The close-up perspective could change your mind about the line that you considered in your approach.

It is advisable to pace the distance from your ball to the cup giving yourself an idea of how hard you will have to stroke the putt.

While pacing the distance you will get a feel of the line and see deviations that you may have missed from a distance.

Alignment

The concept of alignment within putting can be broken down into three parts, alignment of the golf ball, your body, and the clubface.

Golfers frequently mark their balls with a marker to aid in the alignment on their golf balls for putting.

Some golf ball manufacturers added an alignment marker into the design of the golf ball.

Callaway’s Triple Track technology is the latest fad to hit the market in alignment aids. For this to be effective you have to play with a Callaway Triple Track putter as well as a Callaway golf ball with the Triple Track markings.

Once you have decided on the line that you want to hit the putt on, select a mark on the line and place your ball on the green matching your alignment with the mark.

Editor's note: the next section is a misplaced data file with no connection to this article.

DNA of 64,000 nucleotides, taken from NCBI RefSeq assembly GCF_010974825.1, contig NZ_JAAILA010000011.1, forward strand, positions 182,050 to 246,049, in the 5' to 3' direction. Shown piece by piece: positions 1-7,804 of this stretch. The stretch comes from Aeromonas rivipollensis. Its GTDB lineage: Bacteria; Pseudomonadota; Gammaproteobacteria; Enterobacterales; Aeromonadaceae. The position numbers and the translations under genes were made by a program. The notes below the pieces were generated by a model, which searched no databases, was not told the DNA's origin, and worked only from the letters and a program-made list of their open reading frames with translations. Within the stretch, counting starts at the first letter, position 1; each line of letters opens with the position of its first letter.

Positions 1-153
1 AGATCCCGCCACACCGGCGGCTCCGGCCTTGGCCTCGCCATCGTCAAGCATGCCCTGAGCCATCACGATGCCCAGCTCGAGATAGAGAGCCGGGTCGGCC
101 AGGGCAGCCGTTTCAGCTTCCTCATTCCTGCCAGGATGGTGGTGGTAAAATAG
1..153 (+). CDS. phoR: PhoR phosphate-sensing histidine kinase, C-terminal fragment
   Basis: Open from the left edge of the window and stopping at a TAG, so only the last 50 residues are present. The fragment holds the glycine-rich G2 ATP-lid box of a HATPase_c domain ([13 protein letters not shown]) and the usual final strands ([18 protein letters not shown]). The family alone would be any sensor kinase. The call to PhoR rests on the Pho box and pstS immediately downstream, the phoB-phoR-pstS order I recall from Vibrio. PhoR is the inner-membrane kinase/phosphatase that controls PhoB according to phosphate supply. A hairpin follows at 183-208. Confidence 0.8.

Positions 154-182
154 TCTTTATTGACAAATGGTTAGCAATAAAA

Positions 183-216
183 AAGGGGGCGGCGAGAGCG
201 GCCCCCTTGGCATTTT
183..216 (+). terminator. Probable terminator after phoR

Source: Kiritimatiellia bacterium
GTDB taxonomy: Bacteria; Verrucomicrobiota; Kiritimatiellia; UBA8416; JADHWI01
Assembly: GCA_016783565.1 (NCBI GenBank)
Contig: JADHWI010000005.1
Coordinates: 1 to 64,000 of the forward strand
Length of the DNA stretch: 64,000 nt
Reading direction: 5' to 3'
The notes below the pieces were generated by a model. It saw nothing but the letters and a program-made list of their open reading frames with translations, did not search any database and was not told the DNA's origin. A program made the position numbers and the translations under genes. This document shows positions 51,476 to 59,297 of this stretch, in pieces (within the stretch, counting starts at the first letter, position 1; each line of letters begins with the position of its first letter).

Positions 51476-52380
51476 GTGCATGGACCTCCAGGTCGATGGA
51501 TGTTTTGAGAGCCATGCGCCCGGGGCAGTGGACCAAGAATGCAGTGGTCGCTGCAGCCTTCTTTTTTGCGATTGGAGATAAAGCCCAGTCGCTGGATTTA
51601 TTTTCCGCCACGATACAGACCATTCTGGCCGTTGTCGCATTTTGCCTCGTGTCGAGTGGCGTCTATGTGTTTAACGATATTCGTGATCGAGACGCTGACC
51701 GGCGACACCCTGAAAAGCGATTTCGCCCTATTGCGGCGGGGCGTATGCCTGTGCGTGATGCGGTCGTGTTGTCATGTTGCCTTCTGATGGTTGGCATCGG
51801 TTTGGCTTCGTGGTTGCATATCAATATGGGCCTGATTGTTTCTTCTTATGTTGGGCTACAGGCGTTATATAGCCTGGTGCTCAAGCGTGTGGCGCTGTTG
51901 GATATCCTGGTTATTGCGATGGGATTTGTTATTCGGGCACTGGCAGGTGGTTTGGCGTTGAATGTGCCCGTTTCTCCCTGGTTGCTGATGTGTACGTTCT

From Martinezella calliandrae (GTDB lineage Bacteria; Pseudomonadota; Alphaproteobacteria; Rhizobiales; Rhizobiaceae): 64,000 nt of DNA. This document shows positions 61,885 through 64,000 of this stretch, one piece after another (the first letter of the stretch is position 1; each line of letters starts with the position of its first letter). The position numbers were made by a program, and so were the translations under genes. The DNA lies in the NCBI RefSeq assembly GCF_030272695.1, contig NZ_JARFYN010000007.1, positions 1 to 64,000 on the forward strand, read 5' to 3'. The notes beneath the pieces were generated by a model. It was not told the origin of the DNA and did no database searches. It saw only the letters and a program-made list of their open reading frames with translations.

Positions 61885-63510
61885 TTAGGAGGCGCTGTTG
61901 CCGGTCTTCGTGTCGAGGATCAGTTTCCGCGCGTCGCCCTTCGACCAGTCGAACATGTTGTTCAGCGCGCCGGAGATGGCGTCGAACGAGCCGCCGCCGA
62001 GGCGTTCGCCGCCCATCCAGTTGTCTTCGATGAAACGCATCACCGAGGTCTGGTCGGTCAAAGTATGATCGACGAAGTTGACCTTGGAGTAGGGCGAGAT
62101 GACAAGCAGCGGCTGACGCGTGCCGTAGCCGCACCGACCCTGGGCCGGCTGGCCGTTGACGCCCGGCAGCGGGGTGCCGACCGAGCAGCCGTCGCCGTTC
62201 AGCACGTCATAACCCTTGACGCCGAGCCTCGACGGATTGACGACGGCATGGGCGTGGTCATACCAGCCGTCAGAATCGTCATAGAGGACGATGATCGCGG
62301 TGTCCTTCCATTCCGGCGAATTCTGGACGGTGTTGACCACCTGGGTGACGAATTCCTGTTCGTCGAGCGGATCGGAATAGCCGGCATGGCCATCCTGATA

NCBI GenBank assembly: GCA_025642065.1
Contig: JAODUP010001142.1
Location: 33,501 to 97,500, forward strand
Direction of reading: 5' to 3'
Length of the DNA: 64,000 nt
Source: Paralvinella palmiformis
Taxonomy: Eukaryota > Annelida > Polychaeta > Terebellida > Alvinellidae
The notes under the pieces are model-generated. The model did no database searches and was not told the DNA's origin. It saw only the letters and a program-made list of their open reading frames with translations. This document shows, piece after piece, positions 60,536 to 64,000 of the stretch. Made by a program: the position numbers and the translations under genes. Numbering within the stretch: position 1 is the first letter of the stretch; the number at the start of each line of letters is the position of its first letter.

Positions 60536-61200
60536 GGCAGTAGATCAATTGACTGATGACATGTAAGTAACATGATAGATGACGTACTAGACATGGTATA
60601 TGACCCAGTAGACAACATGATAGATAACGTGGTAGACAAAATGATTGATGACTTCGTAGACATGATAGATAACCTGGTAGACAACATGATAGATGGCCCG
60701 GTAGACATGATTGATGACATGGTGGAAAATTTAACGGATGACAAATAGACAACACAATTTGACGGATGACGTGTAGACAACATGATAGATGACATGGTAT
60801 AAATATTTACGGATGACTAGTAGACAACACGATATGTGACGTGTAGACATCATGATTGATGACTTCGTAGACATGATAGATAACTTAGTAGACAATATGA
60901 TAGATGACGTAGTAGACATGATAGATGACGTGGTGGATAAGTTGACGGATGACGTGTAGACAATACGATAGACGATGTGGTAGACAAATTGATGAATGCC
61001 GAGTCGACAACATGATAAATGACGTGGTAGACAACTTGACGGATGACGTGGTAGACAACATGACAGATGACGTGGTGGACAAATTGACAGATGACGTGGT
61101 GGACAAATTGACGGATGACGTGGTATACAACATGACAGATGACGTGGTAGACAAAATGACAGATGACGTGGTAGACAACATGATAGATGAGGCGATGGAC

You may have seen that professional golfers only remove the ball marker once they are 100 percent sure that the ball and the mark are aligned perfectly.

With the ball perfectly aligned with the mark, you selected it is time to align your putter with the chosen line.

Most putters have some form of alignment system in place to ensure that you can line up your putt.

The last is to consider is lining your feet, hips, and shoulders up straight down the line you selected.

Now you are ready to proceed to the next step of stroking the golf ball down the selected line, at the selected speed, and visualize it falling into the cup.

The Grip

Grip pressure plays a significant role in the control and direction of the putt.

The way you grip the putter has a direct influence on the angle of the putter face through the hitting zone.